VR: Many don’t know Eagle County airport exists
Eagle County, CO Colorado
EAGLE COUNTY, Colorado ” Planes have been flying to and from the Eagle County airport for more than a decade, but making potential visitors aware that the airport is there is still one of the biggest hurdles it faces, officials said.
“The majority of our destination guests still come through Denver,” said Chris Jarnot, Vail Mountain’s chief operating officer.
Vail Resorts ” which manages the airport’s winter service ” is always looking to add new destinations, Jarnot said. But making Vail Mountain and Beaver Creek visitors aware that flying to Eagle County, instead of Denver, is possible is a priority.
“We’ve been here 19 years, but it’s still an awareness issue,” Jarnot said. “Surprisingly, skiers don’t know that they can fly straight here.”
Adam Sutner, Vail Resorts director of sales and marketing, said the company has increased its marketing of the airport the last few years and he thinks it’s working.
“Our research shows Eagle has an awareness deficiency,” Sutner said. “We’ve ramped it up recently. I think we’re seeing the benefits of that.”
Vail Resorts uses a variety of tactics to promote the airport, including posters at the airports that have flights to Eagle and promoting Vail in a five-minute video on airline Web sites specific to Dallas, New York and Los Angeles.
“In the past two to three years, we’ve assigned far greater importance and more resources (to the airport),” Sutner said.
Kent Myers, a local airline consultant who manages summer service in Eagle, said airport awareness has always been a problem.
“People don’t know there is an airport,” he said. “Even though we’ve got thousands of people going in and out of there, just the fact that it exists is an ongoing battle in the winter and the summer.”
Pricing and the name of the airport are two of the problems Vail Resorts faces in its marketing efforts, Sutner said.
“There is a perception, perhaps unfounded, that it’s expensive,” Sutner said.
Fares out of Eagle can be more expensive during peak seasonal weeks, but lately the airport has had cheaper fares than Denver International Airport, Sutner said.
“That’s happened in the last few weeks,” he said “And we’ve seen the needle moving steadily since then.”
Parking was packed at the airport around the Christmas holiday, forcing officials to open a new overflow parking lot with an additional 250 spaces.
Jody Talbot of Talbot Travel said she’s noticed more people calling the travel agency that have heard of the Eagle County airport.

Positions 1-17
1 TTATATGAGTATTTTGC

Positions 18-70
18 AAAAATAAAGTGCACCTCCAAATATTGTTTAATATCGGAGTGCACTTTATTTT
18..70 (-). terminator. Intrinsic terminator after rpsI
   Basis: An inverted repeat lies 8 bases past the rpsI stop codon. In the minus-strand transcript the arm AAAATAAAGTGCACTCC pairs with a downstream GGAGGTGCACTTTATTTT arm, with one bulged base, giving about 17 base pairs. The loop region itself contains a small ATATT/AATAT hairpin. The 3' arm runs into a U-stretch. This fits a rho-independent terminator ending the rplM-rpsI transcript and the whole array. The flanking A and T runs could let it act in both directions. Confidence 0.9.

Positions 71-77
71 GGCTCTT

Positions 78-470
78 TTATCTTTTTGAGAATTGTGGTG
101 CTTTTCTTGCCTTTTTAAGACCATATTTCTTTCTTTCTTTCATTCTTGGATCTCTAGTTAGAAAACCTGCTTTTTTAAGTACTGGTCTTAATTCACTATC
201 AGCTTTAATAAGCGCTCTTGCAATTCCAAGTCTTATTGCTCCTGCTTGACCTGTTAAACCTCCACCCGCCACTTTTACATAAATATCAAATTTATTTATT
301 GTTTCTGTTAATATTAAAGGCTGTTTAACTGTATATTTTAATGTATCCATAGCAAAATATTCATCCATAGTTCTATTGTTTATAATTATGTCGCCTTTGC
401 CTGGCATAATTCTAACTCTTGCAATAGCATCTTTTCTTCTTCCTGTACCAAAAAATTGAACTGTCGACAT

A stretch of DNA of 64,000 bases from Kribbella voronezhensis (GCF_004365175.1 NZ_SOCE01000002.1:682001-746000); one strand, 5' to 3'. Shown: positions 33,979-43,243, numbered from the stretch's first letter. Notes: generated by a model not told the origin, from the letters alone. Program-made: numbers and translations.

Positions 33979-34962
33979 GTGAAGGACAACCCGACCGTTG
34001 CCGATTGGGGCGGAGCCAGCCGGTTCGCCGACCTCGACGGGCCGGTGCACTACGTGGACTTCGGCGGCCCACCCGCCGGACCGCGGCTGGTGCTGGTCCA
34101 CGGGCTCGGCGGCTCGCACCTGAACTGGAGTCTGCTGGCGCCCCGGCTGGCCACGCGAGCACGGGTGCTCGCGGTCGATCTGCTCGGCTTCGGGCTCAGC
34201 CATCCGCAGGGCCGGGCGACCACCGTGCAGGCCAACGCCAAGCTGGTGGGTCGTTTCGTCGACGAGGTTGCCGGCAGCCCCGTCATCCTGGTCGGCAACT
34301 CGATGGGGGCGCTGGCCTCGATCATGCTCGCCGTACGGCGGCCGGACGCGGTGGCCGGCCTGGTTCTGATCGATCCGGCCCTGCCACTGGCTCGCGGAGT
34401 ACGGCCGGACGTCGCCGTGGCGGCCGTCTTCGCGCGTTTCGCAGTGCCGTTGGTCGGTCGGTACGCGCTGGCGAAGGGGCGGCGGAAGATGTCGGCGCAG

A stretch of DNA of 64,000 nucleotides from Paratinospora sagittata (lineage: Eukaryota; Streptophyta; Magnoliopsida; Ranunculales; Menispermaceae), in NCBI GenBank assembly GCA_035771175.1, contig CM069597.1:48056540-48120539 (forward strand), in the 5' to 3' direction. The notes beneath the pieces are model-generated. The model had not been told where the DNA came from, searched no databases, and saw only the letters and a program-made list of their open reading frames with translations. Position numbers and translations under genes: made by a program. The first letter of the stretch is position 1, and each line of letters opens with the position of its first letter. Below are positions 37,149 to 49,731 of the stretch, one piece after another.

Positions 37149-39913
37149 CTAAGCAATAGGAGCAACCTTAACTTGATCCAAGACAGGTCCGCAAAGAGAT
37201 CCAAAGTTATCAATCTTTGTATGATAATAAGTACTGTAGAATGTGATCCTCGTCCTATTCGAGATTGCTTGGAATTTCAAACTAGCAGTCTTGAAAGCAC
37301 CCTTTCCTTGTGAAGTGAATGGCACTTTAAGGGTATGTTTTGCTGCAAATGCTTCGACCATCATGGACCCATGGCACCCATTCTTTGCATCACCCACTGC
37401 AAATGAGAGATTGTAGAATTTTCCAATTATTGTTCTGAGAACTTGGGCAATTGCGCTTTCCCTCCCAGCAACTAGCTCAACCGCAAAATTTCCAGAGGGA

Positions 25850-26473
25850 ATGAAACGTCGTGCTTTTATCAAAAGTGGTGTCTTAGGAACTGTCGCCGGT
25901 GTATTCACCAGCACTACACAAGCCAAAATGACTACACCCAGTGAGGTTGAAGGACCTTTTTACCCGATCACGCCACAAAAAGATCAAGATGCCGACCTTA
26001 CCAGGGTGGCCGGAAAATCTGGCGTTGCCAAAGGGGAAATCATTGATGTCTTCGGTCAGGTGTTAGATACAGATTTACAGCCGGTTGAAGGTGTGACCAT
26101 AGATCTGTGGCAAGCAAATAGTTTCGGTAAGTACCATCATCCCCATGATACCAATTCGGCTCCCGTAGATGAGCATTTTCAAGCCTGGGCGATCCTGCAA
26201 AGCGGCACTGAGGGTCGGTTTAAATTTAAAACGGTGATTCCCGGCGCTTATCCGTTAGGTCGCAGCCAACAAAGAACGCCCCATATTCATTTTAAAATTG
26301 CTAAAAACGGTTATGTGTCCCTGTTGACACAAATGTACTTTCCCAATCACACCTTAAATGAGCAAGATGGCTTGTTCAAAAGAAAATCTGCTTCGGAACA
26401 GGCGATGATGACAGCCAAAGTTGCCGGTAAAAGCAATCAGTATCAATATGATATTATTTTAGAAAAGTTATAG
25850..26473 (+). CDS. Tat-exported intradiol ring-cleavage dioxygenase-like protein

“It’s a dramatic turnaround from two years ago,” she said. “The problem still is that due to the weather, sometimes the flights don’t go. When Eagle works for our clients, it’s wonderful. When it doesn’t, that’s what they remember.”
The airport will close on April 15 to Aug. 31 for runway maintenance. The closure comes at a bad time, Talbot said.
“It’s a shame it has to close. There is so much momentum right now,” she said.
Aside from constantly working on marketing the airport, Vail Resorts is happy with the winter service it has developed, Jarnot said.
“It’s evolved less in the last few years,” he said. “We’ve got service to all the major hubs and destinations.”
But they’re always eyeing new spots, and the Pacific Northwest and the nation’s capital are on the list, he said.
“There are a few markets where we have customer bases that aren’t particularly well served ” Seattle, San Francisco and Washington, D.C.,” Jarnot said.
Because all three destinations are on the coast, those areas would have to generate enough interest on their own to warrant the service, Jarnot said.
“A market like Dallas doesn’t have to be completely successful with customers just from that market,” he said. “Seattle has to basically be successful out of customers that originate out of that area.”
Vail Resorts is offering fewer guarantees to airlines to have flights to and from Eagle County, Jarnot said. If Vail Resorts does guarantee a flight, it agrees the airline will generate a certain amount of revenue from a flight and pays the difference if it doesn’t.
“We still pay, but it’s a much more manageable amount than it had been years ago,” Jarnot said. “Airlines have figured out how to manage this market.”
Staff Writer Chris Outcalt can be reached at 970-748-2931 or email@example.com.